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John G. Zornig

Died: September 13, 2012

This obit comes mostly from a memorial service, a highly recommended testament to this paragon of technical knowledge, musicianship, and loyalty.

From the Walter Johnson High School (MD) Band, John Zornig graduated to The Yale Symphony Orchestra, playing flute in the European premier of Leonard Bernstein’s Mass. As an undergraduate John also performed at Jonathan Edwards College and in several other venues.

He later regretted his B.S. in physics hadn’t been in engineering. He applied his technological know-how widely, particularly concerning sound. He was the broadcast engineer for WYBC and had an amateur radio license, which he renewed later in life, contacting 300 countries (by HAM measure). He could fix or build anything. For an undergrad friend complaining of boom boxes at the beach, he built a radio jammer with a range of 50 feet (strictly warning that it was illegal).

When John took on an organization or a person in life, he committed with fanatical fervor.

John inherited loyalty to the Army from his father, who helped develop the concept of the air cavalry and his grandfather after whom the Army’s main ordinance research lab is named. After ROTC at Yale, John went to Korea with the 7th Cavalry in the late 60s, confronting North Korean forces in the not-so-cold war. After active duty he remained in the reserves and eventually helped re-establish ROTC at Yale in the 80s, retiring as Lt. Colonel. His military eulogist, a Marine colonel whom he regularly met for wide-ranging intellectual discussion in later years, called him “a citizen soldier in a tradition dating to the American Revolution.”

A musical eulogist called him “a civic musician.” Returning to Yale for a Ph.D. in engineering (1974), he stayed on as faculty, researching acoustics, later exercising his expertise working for start-ups and Digital Equipment after Yale denied him tenure. Although faculty, he continued playing in the Yale Symphony and was frequently spotted hanging posters, rigging sound systems, and attending to endless details to make every concert successful. In the mid-70s everyone in music at Yale knew John. He would show up for every rehearsal, set up, and make recordings of the rehearsals. During breaks he would drag the entire flute section offstage to perfect their intonation. He attended every orchestra dinner and post-concert meeting and showed up for the brutal 12-hour auditions beginning every season. John arranged to send the entire YSO to Europe on the QE2 — a rough crossing. During rehearsal, he was the only player not seasick.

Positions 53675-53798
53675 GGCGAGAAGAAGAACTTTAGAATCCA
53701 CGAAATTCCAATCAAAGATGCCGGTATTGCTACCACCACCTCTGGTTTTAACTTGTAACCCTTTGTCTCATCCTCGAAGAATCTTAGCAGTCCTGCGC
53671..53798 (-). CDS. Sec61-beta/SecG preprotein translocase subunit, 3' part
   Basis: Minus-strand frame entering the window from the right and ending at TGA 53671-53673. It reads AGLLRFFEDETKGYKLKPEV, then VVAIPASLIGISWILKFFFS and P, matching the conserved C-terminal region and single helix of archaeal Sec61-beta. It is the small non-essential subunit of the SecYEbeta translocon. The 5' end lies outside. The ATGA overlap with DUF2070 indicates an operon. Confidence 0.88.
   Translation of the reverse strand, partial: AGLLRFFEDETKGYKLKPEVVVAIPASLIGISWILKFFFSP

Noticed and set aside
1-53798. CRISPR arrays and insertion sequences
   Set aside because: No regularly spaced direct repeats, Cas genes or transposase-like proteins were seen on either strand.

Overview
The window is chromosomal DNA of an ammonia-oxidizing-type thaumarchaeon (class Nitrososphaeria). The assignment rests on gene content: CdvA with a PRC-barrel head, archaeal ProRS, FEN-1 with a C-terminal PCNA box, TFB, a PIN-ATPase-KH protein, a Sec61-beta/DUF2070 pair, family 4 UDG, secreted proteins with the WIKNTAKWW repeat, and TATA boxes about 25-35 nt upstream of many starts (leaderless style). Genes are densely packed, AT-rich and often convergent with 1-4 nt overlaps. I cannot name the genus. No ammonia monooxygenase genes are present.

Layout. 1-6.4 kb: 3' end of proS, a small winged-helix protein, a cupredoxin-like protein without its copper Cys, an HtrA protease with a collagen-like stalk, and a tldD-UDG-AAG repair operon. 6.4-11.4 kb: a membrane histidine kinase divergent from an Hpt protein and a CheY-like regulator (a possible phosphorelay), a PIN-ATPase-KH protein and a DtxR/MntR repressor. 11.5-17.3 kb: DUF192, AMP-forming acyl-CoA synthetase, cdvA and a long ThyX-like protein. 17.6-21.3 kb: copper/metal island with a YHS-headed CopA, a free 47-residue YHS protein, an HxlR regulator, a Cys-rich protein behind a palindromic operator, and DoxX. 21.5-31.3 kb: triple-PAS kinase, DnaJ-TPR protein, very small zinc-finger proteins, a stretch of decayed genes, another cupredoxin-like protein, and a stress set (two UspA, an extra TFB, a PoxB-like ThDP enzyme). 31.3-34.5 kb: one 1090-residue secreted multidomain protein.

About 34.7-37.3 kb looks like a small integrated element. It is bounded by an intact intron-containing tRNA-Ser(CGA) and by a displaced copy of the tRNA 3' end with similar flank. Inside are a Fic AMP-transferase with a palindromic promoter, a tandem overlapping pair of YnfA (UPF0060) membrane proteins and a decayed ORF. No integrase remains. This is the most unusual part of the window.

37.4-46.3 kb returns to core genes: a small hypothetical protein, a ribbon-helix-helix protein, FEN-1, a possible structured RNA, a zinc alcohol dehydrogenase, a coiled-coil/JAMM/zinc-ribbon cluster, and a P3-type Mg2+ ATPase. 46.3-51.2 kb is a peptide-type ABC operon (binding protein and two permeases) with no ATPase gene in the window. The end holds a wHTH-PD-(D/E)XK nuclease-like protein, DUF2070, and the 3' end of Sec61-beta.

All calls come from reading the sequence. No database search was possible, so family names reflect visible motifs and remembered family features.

He loved flute and piccolo. Moving north after Yale he played for 20 years with the New England Philharmonic and in the Massachusetts Wind Ensemble, Massachusetts Symphony, a flute quartet, and other chamber ensembles.

In a precision ensemble, musical or military, everyone plays their part but relinquishes their ego in service to something greater. This loyalty pattern had a deep attraction for John.

Loyalty ruled John’s heart too. When he decided that Suzanne Stoterau was the love of his life, he waited for her for over ten years — despite her moving to California and not communicating with him at all. He waited. Happily, eventually she moved back to Massachusetts; they were married and had many years together. In September 2015 she played in a flute concert marking the third anniversary of his memorial service.


Suzanne Stoterau remembers:

The concert went very well. The flute player was a colleague of John’s and donated her time for this concert. She read the lyrics to “Danny Boy” and that evoked emotion in the room.